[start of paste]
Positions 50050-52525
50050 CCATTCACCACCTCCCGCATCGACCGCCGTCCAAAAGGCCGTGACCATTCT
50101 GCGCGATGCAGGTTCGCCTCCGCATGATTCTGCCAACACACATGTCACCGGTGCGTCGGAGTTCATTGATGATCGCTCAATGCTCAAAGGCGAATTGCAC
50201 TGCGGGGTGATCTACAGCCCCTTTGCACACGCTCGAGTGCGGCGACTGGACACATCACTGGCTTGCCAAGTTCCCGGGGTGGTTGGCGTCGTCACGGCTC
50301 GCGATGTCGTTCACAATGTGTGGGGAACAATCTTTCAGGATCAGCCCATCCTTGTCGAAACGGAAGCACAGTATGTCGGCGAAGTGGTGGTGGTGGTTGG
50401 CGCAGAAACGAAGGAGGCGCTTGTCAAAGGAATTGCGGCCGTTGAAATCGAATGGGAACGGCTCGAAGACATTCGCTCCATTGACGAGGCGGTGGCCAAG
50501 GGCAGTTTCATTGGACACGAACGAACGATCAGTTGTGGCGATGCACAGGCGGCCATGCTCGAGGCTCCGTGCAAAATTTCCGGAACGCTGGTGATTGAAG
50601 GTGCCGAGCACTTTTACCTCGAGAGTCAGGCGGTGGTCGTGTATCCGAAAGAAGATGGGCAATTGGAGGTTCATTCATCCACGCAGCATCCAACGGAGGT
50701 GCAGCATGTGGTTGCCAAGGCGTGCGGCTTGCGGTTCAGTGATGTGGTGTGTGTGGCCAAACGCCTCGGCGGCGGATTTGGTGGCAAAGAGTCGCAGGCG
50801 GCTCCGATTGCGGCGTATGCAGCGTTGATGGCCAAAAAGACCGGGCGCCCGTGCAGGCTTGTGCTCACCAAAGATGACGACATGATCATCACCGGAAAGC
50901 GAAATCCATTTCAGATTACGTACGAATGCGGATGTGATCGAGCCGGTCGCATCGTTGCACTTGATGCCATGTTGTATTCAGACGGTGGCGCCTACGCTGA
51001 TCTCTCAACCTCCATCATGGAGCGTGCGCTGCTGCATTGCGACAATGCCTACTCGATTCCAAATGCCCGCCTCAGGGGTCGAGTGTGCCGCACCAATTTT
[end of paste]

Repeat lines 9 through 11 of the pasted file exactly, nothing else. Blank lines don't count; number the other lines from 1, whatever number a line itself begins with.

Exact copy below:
50701 GCAGCATGTGGTTGCCAAGGCGTGCGGCTTGCGGTTCAGTGATGTGGTGTGTGTGGCCAAACGCCTCGGCGGCGGATTTGGTGGCAAAGAGTCGCAGGCG
50801 GCTCCGATTGCGGCGTATGCAGCGTTGATGGCCAAAAAGACCGGGCGCCCGTGCAGGCTTGTGCTCACCAAAGATGACGACATGATCATCACCGGAAAGC
50901 GAAATCCATTTCAGATTACGTACGAATGCGGATGTGATCGAGCCGGTCGCATCGTTGCACTTGATGCCATGTTGTATTCAGACGGTGGCGCCTACGCTGA